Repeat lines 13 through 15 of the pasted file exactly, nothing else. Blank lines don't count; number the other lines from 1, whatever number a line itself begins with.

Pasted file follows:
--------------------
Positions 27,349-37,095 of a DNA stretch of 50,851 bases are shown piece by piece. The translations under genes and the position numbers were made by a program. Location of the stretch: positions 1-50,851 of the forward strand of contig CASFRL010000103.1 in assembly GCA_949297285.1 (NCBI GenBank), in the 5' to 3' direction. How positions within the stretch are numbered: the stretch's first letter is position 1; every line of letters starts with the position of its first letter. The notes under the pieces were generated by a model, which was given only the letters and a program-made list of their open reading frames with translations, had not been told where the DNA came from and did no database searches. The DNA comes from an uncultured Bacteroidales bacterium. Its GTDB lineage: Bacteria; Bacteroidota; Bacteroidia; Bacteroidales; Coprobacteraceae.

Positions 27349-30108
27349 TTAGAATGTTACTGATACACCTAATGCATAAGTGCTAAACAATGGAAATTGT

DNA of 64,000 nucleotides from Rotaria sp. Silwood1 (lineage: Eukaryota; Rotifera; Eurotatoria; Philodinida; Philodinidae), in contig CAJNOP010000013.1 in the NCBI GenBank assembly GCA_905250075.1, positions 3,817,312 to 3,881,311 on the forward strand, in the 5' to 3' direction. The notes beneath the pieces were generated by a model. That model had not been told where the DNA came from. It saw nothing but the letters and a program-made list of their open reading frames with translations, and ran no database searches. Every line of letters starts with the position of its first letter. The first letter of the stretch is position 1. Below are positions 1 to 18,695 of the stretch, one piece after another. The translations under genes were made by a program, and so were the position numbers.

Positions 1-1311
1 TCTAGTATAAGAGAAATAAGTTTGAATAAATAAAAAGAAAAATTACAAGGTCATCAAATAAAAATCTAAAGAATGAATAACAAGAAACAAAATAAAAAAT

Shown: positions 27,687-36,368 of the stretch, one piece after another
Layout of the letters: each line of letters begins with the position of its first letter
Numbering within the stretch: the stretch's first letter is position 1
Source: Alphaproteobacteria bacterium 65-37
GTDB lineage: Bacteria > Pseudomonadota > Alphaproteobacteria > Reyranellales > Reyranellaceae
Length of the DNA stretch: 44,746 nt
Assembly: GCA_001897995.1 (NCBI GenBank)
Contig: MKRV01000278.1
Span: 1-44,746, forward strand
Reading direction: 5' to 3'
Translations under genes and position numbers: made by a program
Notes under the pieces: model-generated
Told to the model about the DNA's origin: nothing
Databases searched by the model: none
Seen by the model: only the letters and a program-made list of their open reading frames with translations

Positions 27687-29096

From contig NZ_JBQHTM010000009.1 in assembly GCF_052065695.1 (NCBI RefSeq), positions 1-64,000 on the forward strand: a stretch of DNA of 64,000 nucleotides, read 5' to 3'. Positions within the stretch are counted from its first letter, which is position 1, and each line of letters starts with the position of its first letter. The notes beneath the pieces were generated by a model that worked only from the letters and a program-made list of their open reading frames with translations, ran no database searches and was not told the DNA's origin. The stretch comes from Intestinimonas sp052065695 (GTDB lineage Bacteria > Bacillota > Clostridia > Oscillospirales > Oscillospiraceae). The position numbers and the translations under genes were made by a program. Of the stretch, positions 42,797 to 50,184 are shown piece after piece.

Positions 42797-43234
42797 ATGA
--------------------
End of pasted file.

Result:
Assembly: GCA_001897995.1 (NCBI GenBank)
Contig: MKRV01000278.1
Span: 1-44,746, forward strand